Objectives To test the association between occupational exposure to trichloroethylene (TCE) and risk of non Hodgkin lymphoma (NHL), we conducted a pooled analysis of four international case-control studies.
Methods Studies were selected which included state-of-the art retrospective assessment of occupational exposure to TCE and histological information on lymphoma subtype. Overall, the pooled study population included 3788 NHL cases and 4279 controls. Summary indicators of exposure were harmonised across studies. We conducted unconditional logistic regression analysis to test the association between the harmonised TCE exposure estimates and NHL and its major subtypes, adjusting by age, gender, and study.
Results Among the total study population, risk of follicular lymphoma, but not NHL overall or other subtypes, increased by probability (p = 0.02) and intensity level (p = 0.04) of TCE exposure. When the analysis was restricted to subjects most likely exposed to TCE, risk of NHL overall (p = 0.009), follicular lymphoma (p = 0.04), and chronic lymphocytic leukaemia (CLL) (p = 0.01) showed a linear increase by duration of exposure. No heterogeneity in NHL risk associated with high probability of exposure to TCE (all intensity levels combined) was detected.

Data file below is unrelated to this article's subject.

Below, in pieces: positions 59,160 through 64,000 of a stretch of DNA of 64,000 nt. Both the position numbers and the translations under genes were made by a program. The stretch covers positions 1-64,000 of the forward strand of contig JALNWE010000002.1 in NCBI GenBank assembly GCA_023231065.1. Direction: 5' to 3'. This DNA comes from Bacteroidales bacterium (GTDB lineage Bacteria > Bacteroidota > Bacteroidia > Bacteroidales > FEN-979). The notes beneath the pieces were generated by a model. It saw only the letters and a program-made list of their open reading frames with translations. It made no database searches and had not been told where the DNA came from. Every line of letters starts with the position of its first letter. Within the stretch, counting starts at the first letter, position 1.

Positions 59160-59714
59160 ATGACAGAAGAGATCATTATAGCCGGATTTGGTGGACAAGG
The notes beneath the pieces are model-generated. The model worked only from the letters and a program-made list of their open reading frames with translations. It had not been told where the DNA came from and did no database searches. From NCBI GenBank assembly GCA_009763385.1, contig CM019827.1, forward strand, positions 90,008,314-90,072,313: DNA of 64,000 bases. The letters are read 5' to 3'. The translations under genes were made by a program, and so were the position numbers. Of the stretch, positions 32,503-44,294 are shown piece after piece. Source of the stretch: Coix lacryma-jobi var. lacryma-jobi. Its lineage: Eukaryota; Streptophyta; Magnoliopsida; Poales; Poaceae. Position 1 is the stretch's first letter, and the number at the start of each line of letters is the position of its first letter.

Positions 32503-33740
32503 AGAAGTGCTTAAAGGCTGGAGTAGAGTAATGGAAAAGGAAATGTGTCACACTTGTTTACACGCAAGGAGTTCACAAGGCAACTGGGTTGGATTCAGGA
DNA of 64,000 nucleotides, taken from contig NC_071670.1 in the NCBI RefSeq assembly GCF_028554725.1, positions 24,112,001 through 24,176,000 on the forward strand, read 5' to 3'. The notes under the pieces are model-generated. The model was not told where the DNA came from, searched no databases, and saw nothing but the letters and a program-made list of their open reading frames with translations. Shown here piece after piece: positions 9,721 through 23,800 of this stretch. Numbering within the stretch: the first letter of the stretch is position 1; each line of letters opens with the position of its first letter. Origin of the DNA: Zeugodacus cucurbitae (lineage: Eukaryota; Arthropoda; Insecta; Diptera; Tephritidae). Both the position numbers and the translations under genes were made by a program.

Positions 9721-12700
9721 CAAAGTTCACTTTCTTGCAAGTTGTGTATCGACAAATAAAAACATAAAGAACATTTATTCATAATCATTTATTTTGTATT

Conclusion With due caution because of several limitations, our pooled analysis supports the hypothesis of an increased risk of NHL, and particularly of the follicular lymphoma and CLL subtypes, associated with occupational exposure to TCE.
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